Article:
This study employs a survey of undergraduate business school freshmen to examine factors that influence their decision to study business and whether these factors differ by gender. Specifically, the study examines internal factors, such as students’ perceived aptitudes and interests in the subject; external factors, such as compensation and job availability; and social/interpersonal influences, such as input of teachers, school counselors, parents, and friends. This paper follows up on the authors’ earlier work, which found that despite an increase in the number of male students enrolled in business programs across the nation during the period between 2003 and 2011, female representation declined—an enrollment trend with significant consequences for colleges of business, industry, and the national economy. This study is an attempt to understand this trend by identifying those factors that may influence women to choose business as an undergraduate major.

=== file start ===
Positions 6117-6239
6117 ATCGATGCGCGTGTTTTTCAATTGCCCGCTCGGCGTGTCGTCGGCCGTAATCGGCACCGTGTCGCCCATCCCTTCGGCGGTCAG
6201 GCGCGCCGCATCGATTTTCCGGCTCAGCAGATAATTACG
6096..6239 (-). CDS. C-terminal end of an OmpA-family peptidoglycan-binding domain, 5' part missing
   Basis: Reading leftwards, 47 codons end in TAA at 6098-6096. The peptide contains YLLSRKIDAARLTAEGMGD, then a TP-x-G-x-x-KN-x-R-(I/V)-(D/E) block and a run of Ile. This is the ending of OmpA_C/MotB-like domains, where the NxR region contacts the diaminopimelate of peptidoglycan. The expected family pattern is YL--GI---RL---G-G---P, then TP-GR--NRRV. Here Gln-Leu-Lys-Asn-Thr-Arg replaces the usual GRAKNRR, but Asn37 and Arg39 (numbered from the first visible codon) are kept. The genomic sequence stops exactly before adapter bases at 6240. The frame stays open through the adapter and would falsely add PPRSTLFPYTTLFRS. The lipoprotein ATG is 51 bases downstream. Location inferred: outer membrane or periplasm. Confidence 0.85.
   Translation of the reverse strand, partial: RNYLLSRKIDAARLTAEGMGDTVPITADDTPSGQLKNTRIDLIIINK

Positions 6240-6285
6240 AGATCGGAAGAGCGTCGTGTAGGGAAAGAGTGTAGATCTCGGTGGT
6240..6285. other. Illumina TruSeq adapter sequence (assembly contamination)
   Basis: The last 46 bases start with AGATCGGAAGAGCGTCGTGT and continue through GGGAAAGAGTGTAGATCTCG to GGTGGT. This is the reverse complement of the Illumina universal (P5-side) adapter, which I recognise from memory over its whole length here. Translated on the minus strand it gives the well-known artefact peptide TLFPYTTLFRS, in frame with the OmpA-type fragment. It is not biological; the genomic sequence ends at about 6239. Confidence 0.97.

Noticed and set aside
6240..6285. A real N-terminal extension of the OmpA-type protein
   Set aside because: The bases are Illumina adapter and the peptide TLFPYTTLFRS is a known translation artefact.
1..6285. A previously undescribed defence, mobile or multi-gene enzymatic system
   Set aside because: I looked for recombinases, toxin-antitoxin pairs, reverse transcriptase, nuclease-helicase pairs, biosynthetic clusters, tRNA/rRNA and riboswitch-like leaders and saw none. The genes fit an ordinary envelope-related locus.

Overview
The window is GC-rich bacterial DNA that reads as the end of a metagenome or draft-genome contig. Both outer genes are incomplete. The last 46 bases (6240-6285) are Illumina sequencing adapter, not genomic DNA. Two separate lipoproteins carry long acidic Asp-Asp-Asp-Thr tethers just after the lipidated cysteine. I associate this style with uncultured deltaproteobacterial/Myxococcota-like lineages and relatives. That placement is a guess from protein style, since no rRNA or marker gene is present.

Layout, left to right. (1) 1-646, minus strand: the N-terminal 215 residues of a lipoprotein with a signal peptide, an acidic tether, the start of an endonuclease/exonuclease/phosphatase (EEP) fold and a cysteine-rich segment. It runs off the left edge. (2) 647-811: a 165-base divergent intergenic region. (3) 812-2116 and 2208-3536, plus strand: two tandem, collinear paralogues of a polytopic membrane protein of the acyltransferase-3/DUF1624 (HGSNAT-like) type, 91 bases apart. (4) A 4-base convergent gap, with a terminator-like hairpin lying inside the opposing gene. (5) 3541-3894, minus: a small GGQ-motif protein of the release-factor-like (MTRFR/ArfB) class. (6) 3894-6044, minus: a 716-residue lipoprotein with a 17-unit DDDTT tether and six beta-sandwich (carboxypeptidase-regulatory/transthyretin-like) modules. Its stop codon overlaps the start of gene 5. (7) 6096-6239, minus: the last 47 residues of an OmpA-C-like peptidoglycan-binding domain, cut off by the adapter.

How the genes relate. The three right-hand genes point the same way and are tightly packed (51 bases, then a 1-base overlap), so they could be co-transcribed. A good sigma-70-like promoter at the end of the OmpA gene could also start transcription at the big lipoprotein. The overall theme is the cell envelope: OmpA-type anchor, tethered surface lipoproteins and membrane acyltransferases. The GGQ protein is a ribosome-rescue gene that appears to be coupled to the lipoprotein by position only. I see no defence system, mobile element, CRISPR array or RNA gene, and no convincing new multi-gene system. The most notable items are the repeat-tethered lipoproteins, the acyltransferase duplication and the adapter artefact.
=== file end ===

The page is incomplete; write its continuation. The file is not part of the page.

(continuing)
Geyfman, Victoria; Force, Christina M.; and Davis, Laura M.
"Women in Business: Influences on the Undergraduate Major Choices,"
Administrative Issues Journal: Vol. 5
, Article 5.
Available at: http://dc.swosu.edu/aij/vol5/iss2/5